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  4.  » Cooper v. California Highway Patrol – Settlement for $7,200,000

Cooper v. California Highway Patrol – Settlement for $7,200,000

Plaintiff was a front-seat passenger in a t-bone collision with a CHP vehicle. Surveillance footage showed the CHP driver ran a red light and did not initiate its emergency lights until after the collision and Defendant admitted liability. The Plaintiff in this matter was represented by Robert M. Nelsen, Robert A. Buccola and Ryan L. Dostart of Dryer Babich Buccola Wood Campora, LLP.

Plaintiff sustained a non-displaced fracture at the C2 vertebra as well as a right-leg fracture as a result of the collision. She was 7-months pregnant at the time, although, fortunately, her unborn baby was unharmed in the collision and was ultimately delivered without complications. While Plaintiff was able to avoid any surgeries, she did have to undergo several pain management procedures.

Plaintiff’s closed-head injury claim was hotly disputed. While neither side disputed the fact that she lost consciousness at the scene of the collision, she presented to the emergency room with an uncompromised Glasgow Coma Score of 15 and had no positive diagnostic findings of brain trauma either in the emergency room or by way of subsequent MRIs. Subsequently, Plaintiff’s treating neuropsychologist diagnosed Plaintiff with a mild traumatic brain injury following a litany of cognitive testing, whereas Defendant’s neurologist and neuropsychologist disputed that she suffered anything beyond a transient concussion. The defense experts emphasized the fact that she was legally blind – a congenital condition that left Plaintiff permanently disabled her entire adult life – and alleged that she at least subconsciously exaggerated her cognitive symptoms which were entirely absent from her medical records for approximately 10 months post-accident. Defendant ultimately argued that any cognitive symptoms were at best psychosocial in nature.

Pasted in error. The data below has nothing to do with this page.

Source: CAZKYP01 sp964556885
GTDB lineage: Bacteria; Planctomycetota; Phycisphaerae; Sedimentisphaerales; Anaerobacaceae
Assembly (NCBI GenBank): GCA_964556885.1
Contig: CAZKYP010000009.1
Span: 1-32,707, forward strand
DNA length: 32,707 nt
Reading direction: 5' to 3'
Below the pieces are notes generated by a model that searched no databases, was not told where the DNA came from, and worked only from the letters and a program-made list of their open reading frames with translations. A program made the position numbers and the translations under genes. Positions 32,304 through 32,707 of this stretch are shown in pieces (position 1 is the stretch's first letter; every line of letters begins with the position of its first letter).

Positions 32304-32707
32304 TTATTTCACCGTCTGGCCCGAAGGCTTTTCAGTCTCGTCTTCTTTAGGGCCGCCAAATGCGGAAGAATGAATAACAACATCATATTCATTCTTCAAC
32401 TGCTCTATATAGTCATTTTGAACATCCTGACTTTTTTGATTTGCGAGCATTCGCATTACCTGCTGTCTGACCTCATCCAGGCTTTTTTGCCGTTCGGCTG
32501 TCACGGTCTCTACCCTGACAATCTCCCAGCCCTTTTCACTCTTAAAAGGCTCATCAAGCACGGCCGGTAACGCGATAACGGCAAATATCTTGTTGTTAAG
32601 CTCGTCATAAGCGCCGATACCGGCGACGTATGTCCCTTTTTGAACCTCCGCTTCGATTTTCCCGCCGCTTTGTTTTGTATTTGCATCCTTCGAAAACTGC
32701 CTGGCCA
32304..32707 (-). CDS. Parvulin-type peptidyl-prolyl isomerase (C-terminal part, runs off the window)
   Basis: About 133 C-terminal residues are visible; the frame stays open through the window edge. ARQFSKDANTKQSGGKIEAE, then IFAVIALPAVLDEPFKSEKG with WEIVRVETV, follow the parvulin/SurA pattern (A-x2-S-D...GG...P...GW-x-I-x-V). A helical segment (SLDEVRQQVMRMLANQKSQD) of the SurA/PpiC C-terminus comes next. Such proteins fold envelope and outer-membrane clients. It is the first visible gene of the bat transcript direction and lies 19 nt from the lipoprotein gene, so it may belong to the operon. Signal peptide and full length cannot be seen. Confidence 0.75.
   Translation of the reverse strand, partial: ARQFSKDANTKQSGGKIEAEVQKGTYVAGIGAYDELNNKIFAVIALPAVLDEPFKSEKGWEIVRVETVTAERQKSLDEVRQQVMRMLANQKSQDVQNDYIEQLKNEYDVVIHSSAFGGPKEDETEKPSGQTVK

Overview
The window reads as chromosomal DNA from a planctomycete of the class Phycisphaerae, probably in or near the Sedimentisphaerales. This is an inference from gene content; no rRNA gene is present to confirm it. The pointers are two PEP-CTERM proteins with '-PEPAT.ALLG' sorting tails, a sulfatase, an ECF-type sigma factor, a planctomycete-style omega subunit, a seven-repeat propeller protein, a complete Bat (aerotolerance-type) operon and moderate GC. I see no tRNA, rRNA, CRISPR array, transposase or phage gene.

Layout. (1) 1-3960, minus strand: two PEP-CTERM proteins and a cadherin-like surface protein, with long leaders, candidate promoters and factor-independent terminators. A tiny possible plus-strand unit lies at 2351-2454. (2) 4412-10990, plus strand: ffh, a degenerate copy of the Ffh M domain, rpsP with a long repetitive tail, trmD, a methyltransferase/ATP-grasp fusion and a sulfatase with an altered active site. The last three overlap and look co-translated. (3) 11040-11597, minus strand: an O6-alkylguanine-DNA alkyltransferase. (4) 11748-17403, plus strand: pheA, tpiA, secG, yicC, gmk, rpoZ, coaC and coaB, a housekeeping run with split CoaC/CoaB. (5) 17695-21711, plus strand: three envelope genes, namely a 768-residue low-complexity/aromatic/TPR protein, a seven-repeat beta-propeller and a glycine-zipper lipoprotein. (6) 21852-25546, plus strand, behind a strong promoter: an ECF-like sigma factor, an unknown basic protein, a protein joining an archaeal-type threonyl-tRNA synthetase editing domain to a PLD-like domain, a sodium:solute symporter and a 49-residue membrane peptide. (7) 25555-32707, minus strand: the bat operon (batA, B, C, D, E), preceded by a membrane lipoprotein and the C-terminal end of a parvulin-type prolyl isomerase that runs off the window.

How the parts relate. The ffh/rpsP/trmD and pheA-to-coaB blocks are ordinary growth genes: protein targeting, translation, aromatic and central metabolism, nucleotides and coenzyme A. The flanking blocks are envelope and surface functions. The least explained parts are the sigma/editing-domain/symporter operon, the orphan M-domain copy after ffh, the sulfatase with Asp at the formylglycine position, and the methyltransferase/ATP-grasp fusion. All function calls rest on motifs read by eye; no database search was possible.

Plaintiff’s past medical specials totaled $101,302. Her doctors indicated that she would require ongoing pain management treatment and may eventually require surgical intervention on her spine if the pain became intolerable.

Further, while Plaintiff had spent nearly two decades unemployed due to her disability, she had found some minimum wage work several months before the collision and was attending community college in the hopes of ultimately pursuing a career assisting with childcare.

The case ultimately resolved a week before trial after nearly three years of litigation.